Analog monosynths have become quite popular in recent years. These small synthesizers come from long established manufacturers such as Moog and Dave Smith, as well as newer companies with modern designs. One of the more prolific of this new breed of analog manufacturers is the German company Doepfer. Though mostly known for their rack modules, Doepfer have joined the monosynth fray with their Dark Energy synthesizer. At $625, the Dark Energy is a modern monosynth that packs a surprising amount of punch and flexibility for it’s small size.
With analog synthesizers getting most of the attention these days, it’s easy to forget about the digital side of the equation. Developments in digital technology have been the main driving force in synthesizer evolution over the past few decades. Digital’s success results from a versatility and flexibility far exceeding the limits of analog technology. Some digital methods, like sample playback and virtual analog, have become so popular that they now part of the status quo.
These days there are many ways to connect your music to fans. Though many of these options are useful, the personal website is still the way to go for the ultimate in power and flexibility. This article takes a look at a music website project from start to finish. Along the way it discusses both technical issues as well as valuable insights on music distribution that a website project like this reveals.
The Advantages of a Website
A website offers several advantages over other options like social media services. Most of the strengths of a website revolve around the it’s potential for complete customization. With this customization, a designer can turn a website into a unique presentation which can in turn more deeply express the message of the content it presents. A website also frees you from the unexpected and frustrating design changes that social media companies are known to implement. Finally, unlike trendy social media, a website can adapt to the times and, if properly maintained, will never go obsolete. With your own website, you are a property owner on the digital frontier. With a little bit of effort, the value of your virtual property has nowhere to go but up.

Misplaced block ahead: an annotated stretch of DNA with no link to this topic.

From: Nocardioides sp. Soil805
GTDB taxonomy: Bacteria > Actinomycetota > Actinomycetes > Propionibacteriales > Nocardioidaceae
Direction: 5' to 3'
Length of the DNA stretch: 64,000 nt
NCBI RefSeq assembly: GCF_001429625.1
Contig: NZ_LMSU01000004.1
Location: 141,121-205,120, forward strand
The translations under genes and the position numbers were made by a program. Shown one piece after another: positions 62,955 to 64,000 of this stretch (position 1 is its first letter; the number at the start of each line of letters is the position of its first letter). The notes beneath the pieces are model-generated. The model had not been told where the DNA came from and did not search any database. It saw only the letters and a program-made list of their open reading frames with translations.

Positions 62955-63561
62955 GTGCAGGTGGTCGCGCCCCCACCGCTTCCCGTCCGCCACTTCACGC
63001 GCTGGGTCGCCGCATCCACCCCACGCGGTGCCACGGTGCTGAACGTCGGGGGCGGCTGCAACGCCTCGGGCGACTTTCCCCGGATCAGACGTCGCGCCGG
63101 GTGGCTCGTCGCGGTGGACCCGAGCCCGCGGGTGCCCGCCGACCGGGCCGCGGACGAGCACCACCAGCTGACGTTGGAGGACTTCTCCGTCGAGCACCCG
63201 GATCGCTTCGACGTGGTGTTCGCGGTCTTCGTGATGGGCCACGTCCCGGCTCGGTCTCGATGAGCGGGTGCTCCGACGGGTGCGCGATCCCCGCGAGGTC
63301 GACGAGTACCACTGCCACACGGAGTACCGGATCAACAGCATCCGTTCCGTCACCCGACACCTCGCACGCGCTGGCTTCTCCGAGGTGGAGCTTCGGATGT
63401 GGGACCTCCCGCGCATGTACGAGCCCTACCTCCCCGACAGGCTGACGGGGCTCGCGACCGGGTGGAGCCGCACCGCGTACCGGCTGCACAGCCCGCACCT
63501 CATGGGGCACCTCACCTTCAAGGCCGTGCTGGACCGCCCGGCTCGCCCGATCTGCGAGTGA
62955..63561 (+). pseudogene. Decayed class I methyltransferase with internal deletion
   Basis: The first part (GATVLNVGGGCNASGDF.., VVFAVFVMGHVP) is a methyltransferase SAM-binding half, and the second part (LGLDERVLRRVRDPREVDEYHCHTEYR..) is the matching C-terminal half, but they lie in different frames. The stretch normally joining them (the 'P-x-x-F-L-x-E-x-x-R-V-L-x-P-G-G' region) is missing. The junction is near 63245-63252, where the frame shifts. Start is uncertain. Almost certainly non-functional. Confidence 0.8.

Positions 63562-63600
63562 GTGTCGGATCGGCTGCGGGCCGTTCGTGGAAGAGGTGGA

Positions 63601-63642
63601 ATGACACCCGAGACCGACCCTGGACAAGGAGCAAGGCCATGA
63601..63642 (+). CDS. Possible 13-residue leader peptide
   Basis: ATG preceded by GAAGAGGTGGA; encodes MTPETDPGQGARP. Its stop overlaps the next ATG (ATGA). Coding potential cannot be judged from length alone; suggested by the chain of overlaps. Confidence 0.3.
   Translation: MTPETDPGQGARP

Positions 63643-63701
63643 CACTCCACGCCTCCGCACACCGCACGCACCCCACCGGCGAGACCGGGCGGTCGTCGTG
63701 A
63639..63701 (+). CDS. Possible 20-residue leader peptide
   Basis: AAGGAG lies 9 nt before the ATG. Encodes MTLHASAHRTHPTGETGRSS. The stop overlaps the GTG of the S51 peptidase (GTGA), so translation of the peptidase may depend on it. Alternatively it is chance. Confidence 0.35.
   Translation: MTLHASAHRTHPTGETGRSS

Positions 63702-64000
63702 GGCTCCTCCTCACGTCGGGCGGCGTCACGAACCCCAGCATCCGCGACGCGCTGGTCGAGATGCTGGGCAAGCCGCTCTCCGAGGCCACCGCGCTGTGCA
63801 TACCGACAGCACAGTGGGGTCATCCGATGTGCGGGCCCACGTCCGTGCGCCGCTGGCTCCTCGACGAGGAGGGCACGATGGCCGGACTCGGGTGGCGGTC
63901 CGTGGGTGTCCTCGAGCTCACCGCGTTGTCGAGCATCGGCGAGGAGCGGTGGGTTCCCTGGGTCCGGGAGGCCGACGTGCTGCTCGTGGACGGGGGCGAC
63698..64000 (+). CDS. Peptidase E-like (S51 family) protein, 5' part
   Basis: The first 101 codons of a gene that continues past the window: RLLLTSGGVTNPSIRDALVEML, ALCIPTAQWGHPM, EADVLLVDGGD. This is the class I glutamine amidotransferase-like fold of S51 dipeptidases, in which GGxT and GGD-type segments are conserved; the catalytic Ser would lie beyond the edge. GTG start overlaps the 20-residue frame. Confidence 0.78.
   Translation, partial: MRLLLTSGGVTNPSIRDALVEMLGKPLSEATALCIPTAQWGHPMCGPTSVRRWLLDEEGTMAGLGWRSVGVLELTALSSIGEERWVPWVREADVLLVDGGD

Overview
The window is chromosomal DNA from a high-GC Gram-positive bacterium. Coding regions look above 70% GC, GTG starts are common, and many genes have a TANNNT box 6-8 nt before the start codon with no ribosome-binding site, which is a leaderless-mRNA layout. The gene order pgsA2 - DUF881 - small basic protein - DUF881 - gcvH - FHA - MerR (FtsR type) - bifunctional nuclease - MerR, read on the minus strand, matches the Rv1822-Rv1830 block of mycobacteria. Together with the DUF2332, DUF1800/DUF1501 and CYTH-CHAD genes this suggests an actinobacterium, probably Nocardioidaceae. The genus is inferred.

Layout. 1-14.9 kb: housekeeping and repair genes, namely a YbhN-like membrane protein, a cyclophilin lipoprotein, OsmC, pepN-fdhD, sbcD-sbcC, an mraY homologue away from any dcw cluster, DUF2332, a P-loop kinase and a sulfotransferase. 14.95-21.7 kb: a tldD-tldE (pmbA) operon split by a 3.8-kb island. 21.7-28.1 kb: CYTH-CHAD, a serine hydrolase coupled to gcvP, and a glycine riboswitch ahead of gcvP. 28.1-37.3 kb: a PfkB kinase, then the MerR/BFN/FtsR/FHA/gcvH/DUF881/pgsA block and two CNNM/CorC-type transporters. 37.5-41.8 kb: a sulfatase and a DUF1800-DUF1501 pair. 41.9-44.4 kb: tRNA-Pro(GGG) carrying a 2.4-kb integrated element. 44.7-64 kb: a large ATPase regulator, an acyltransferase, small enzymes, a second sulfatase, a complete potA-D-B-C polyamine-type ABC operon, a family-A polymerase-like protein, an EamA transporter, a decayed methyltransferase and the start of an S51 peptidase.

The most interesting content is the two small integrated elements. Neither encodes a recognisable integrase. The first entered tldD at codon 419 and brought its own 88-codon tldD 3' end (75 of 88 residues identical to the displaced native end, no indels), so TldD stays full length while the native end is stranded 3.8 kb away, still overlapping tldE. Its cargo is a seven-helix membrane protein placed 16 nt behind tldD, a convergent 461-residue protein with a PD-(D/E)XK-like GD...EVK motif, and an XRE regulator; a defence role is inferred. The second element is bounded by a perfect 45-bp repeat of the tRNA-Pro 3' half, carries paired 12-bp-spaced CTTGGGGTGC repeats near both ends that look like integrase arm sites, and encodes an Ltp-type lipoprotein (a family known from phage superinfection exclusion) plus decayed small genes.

The Daily Adventures of Mixerman
The Daily Adventures of Mixerman chronicles the making of an album from the perspective of the recording engineer. This book is insightful, entertaining, and one-of-a-kind.
The Manual: How to Have a Number 1 the Easy Way
by Bill Drummond and Jimmy Cauty
The title of this book explains it all. Written by members of the band KLF who actually had a number one hit. The only music book out there that gives a guarantee of success if followed.
It’s not hard to find a basic audio interface that will get the job done. Some will even sound pretty good and maybe have a few cool features. But when you need something more, like an ADAT connection or rock solid drivers, a low-end interface won’t cut it. When you’re looking for pure performance, a higher-end interface from RME, Lynx, or Apogee is the way to go. For a cost of between $600 and $1000, you will get a card with more expensive analog and digital components from a company with more advanced research and development than mass-market brands have. In other words, these cards will perform better, sound better, and last longer.
Though there are far less choices in this range, the choices available are very competitive with differences between them being very subtle. The good news is that whatever choice you do make, you will be getting a high quality product that will be hard to fault. Following are comparisons between the two top pci cards and the two top portable USB audio interfaces.